The last year of each decade has generally smiled on the winemakers of Burgundy — 1949, ‘59, ’69, ‘89 and ’99 were all very good to exceptional vintages — and the 2009s, which are just being released, are holding up their part of this truism.
“In most ways, 2009 was an easy vintage,” says Véronique Drouhin, head winemaker for the large and well-regarded Beaune-based family wine company, Maison Joseph Drouhin. “It let things happen according to our timing. There was absolutely no rot,” a common worry for Pinot Noir and Chardonnay grapes in this classic region of eastern France. Drouhin, who also makes wine for the family’s Domain Drouhin property on Oregon, was in New York a few days ago to show her 2009s. “All the reds and whites — except the Montrachet — are in the bottle now,” she reported, “much earlier the the ‘08s.”
Drouhin, who runs the maison with her three brothers, characterizes the 2009 vintage as a “productive” one with good yields, a little lower in acidity but with “spectacular” tannins. The wines went through the softening malolactic or secondary fermentation by Christmas, and she did not keep most of them very long in the barrel. She thinks the 2009s will age well — “similar in profile to the ‘59s.”
“You can’t not like the ‘09s,” Drouhin concluded with a smile. So I took a glass in hand and set out to test her thesis.
While the larger Burgundy region is nowhere near as huge as Bordeaux, it is a long and very diverse strip of prize vineyards from Beaujolais in the south, up through the affordable properties of the Mâconnaise and Côte Chalonnaise, then into the Côte d’Or where the best, brightest and highest-prized vineyards are tended, and finally to Chablis to the northwest. Altogether, Véronique Drouhin brought 16 of her young Class of ‘09 to sample.
Among the whites, the creamy and fragrant Drouhin St.-Véran 2009 and the crisper 2009 Rully showed that Burgundy does have affordable Chardonnays — the former ideal for sipping and the latter an excellent food wine. The Côte d’Or ‘09 whites showed an array of attractions — the Meursault complex, creamy and floral with notes of cookies and crème fraiche, the Puligny-Montrachet lighter in body but with more-noticeable tannins, the Chassagne-Montrachet a little gamey with hints of cheese whey, the Chassagne-Montrachet “Marquis de Laguiche” tending to brioche and earthiness and the Beaune Clos des Mouches light and elegant with good closing minerality.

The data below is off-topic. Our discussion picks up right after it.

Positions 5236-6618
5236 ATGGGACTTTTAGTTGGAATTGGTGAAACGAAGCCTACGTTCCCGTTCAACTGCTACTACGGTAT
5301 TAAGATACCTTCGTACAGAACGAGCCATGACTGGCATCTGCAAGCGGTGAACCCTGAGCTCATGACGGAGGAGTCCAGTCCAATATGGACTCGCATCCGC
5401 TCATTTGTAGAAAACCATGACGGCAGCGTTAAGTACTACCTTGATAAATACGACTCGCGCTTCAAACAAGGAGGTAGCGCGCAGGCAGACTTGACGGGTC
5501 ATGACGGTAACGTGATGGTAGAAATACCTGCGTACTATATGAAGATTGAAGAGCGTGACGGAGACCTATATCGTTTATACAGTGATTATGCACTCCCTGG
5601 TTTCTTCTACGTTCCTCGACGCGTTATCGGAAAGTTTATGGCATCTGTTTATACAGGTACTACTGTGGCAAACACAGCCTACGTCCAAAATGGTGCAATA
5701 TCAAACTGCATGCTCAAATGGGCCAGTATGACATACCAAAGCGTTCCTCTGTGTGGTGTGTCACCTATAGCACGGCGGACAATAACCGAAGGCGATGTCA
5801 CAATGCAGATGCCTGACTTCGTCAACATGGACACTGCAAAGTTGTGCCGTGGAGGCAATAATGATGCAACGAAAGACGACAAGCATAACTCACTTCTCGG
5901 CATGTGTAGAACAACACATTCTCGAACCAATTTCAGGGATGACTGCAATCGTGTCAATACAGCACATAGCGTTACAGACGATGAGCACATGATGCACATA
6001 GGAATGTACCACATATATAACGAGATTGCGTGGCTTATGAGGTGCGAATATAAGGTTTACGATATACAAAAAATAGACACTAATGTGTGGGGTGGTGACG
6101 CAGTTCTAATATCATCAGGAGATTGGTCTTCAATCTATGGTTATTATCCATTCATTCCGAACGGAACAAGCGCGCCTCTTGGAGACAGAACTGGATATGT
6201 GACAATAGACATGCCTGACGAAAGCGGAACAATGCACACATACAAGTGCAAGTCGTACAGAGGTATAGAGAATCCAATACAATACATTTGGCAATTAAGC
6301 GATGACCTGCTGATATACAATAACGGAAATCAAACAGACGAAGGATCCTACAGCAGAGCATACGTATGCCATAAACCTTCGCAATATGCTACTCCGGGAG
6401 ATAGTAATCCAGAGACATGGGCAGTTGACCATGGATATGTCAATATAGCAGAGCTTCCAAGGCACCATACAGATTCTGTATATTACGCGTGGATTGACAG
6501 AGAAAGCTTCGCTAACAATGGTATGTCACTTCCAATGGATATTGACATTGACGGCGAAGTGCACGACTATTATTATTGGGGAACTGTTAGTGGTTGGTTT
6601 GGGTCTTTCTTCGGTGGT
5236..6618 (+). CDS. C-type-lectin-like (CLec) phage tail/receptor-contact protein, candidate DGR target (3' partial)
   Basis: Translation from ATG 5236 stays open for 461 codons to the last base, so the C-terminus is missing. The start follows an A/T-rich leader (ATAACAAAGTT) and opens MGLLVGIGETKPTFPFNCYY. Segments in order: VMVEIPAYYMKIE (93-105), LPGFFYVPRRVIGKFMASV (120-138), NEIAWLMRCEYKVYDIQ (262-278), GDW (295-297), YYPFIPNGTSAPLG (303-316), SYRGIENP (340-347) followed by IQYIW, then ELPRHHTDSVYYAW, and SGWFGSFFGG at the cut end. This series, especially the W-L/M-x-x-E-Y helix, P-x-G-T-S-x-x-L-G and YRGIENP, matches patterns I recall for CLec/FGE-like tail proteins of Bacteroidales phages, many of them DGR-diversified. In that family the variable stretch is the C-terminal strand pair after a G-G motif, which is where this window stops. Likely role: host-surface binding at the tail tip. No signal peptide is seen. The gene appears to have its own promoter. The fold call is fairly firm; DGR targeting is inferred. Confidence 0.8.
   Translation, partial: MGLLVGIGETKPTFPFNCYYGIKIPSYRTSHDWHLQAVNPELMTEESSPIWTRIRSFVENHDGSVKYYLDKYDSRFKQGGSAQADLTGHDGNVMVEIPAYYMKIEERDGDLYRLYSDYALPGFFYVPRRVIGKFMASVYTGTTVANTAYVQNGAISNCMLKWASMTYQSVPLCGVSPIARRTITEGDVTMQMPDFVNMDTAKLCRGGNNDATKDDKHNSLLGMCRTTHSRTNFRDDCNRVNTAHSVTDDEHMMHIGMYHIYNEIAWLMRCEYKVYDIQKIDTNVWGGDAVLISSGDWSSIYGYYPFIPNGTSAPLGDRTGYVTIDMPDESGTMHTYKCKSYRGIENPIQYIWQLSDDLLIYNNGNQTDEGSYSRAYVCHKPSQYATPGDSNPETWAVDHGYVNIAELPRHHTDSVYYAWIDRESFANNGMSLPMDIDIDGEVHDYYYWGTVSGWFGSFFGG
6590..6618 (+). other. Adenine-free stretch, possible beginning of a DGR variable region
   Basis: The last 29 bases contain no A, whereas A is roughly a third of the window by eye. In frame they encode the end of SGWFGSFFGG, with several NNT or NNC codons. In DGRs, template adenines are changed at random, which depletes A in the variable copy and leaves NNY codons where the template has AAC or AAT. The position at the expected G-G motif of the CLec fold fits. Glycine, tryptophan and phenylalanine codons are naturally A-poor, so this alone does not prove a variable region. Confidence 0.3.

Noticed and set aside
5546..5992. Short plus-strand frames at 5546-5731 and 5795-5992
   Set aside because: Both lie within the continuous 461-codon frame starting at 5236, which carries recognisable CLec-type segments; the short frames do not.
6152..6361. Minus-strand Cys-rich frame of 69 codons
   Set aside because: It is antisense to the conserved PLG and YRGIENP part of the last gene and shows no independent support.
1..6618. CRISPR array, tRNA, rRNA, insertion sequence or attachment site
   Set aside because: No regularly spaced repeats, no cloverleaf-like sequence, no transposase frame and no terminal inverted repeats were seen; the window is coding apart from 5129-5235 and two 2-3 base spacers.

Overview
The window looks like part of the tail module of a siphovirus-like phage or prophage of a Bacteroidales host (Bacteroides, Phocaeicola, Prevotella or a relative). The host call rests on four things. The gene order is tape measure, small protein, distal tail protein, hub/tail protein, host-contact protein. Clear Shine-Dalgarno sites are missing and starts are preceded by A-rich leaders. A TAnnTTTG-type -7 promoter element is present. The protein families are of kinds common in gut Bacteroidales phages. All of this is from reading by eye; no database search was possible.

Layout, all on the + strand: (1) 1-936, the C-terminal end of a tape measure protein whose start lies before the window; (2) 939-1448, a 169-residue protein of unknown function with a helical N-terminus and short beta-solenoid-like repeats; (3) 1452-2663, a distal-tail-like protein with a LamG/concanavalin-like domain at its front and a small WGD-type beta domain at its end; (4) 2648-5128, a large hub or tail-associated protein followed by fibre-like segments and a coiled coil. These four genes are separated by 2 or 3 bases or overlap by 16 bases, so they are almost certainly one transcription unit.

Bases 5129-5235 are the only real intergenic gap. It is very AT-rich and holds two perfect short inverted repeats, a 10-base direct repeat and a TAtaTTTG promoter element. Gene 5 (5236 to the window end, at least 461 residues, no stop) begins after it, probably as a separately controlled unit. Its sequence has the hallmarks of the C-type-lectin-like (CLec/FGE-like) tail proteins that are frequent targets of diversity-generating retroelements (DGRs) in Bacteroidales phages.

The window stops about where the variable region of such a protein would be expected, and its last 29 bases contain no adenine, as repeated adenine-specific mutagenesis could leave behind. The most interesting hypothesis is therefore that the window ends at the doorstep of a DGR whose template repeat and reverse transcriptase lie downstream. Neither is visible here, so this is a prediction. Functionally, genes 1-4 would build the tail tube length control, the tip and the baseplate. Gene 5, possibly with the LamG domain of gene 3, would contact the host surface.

My favorite white, however, was a Chablis, the Grand Crus “Vaudésir,” with a lovely floral nose, a creamy and candied fruit middle palate and a beautiful finishing minerality.
Among the 2009 reds, the Volnay had a nice Pinot Noir gaminess, the Gevrey-Chambertin riper and rounder fruit, the Chassagne-Montrachet creamier with hints of almonds and a “sweeter” appearance, and the Clos de Vougeot full of dark cherries. The red version of the Clos des Mouches struck me as less impressive than the white from the same vineyard, with much less length and presence. A new vineyard to the Drouhin properties, the Savigny-les-Beaune “Clos des Godeaux,” had very nice bright cherry fruit and shows promise.
Perhaps I can tuck away a few of these reds — and whites — to compare 10 years from now with the next group of 9s — the 2019s — when they are ready to taste in 2021.